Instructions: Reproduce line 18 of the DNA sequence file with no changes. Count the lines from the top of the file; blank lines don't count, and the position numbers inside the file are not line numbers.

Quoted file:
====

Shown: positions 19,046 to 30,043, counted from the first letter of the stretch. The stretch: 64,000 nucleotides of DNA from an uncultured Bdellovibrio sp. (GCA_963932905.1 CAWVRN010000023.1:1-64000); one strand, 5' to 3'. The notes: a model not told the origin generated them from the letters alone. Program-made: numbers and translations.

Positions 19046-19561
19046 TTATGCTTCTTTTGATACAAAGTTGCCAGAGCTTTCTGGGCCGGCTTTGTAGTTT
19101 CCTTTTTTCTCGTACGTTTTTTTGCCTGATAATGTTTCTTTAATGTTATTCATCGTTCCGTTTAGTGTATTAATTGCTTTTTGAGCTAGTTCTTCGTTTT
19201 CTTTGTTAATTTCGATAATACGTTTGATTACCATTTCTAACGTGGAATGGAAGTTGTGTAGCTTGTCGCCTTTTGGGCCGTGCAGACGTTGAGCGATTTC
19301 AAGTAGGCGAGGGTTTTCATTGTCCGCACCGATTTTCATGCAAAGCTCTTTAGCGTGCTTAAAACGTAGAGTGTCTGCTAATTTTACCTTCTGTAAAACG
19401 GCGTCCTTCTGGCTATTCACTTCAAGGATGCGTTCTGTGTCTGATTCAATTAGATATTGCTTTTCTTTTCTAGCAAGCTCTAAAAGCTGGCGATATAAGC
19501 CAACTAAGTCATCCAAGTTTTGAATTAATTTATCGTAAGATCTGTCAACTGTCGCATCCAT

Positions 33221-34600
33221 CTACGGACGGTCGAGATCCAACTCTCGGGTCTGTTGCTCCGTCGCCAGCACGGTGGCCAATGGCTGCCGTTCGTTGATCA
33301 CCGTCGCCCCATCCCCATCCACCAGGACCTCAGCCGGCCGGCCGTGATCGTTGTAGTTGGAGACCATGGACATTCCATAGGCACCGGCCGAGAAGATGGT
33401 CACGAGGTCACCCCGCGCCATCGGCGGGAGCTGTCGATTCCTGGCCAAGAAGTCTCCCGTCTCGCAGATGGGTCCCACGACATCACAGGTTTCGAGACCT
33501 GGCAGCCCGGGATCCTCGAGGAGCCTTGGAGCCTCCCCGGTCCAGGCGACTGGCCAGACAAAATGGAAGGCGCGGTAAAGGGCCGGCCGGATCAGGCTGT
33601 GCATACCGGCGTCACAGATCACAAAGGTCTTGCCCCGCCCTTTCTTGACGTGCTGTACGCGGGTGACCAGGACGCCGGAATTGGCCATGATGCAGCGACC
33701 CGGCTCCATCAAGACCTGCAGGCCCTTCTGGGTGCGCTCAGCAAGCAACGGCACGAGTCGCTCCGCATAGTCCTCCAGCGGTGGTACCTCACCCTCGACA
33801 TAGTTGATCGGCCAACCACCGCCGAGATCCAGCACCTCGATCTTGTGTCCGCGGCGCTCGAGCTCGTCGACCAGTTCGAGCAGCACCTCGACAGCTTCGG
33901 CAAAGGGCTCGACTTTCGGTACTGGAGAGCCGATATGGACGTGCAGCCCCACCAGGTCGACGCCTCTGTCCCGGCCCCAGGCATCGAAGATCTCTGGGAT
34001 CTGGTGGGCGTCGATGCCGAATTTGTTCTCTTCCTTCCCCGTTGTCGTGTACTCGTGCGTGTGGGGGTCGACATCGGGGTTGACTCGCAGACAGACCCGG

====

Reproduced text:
34001 CTGGTGGGCGTCGATGCCGAATTTGTTCTCTTCCTTCCCCGTTGTCGTGTACTCGTGCGTGTGGGGGTCGACATCGGGGTTGACTCGCAGACAGACCCGG